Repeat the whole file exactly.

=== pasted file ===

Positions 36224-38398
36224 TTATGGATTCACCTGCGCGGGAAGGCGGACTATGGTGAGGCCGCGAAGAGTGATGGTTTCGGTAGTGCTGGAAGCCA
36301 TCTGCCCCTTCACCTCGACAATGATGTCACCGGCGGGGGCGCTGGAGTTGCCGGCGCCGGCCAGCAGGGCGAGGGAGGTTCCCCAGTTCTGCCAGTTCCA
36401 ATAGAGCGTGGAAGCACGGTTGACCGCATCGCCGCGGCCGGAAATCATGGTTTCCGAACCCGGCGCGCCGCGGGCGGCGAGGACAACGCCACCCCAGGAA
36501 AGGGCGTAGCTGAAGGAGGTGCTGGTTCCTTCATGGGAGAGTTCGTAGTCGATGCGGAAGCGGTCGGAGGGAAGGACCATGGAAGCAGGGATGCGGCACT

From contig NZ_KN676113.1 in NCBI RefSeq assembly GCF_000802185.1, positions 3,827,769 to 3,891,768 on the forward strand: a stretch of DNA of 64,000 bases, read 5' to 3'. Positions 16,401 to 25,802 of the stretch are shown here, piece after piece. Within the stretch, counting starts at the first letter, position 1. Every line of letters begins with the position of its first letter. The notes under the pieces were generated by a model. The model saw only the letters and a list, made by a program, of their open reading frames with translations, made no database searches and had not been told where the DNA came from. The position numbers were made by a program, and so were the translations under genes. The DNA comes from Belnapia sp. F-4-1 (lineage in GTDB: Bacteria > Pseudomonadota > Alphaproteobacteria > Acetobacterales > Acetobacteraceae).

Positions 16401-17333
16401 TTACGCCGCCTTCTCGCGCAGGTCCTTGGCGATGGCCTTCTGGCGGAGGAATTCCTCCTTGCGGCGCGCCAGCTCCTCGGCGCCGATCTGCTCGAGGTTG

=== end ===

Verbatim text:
Positions 36224-38398
36224 TTATGGATTCACCTGCGCGGGAAGGCGGACTATGGTGAGGCCGCGAAGAGTGATGGTTTCGGTAGTGCTGGAAGCCA
36301 TCTGCCCCTTCACCTCGACAATGATGTCACCGGCGGGGGCGCTGGAGTTGCCGGCGCCGGCCAGCAGGGCGAGGGAGGTTCCCCAGTTCTGCCAGTTCCA
36401 ATAGAGCGTGGAAGCACGGTTGACCGCATCGCCGCGGCCGGAAATCATGGTTTCCGAACCCGGCGCGCCGCGGGCGGCGAGGACAACGCCACCCCAGGAA
36501 AGGGCGTAGCTGAAGGAGGTGCTGGTTCCTTCATGGGAGAGTTCGTAGTCGATGCGGAAGCGGTCGGAGGGAAGGACCATGGAAGCAGGGATGCGGCACT

From contig NZ_KN676113.1 in NCBI RefSeq assembly GCF_000802185.1, positions 3,827,769 to 3,891,768 on the forward strand: a stretch of DNA of 64,000 bases, read 5' to 3'. Positions 16,401 to 25,802 of the stretch are shown here, piece after piece. Within the stretch, counting starts at the first letter, position 1. Every line of letters begins with the position of its first letter. The notes under the pieces were generated by a model. The model saw only the letters and a list, made by a program, of their open reading frames with translations, made no database searches and had not been told where the DNA came from. The position numbers were made by a program, and so were the translations under genes. The DNA comes from Belnapia sp. F-4-1 (lineage in GTDB: Bacteria > Pseudomonadota > Alphaproteobacteria > Acetobacterales > Acetobacteraceae).

Positions 16401-17333
16401 TTACGCCGCCTTCTCGCGCAGGTCCTTGGCGATGGCCTTCTGGCGGAGGAATTCCTCCTTGCGGCGCGCCAGCTCCTCGGCGCCGATCTGCTCGAGGTTG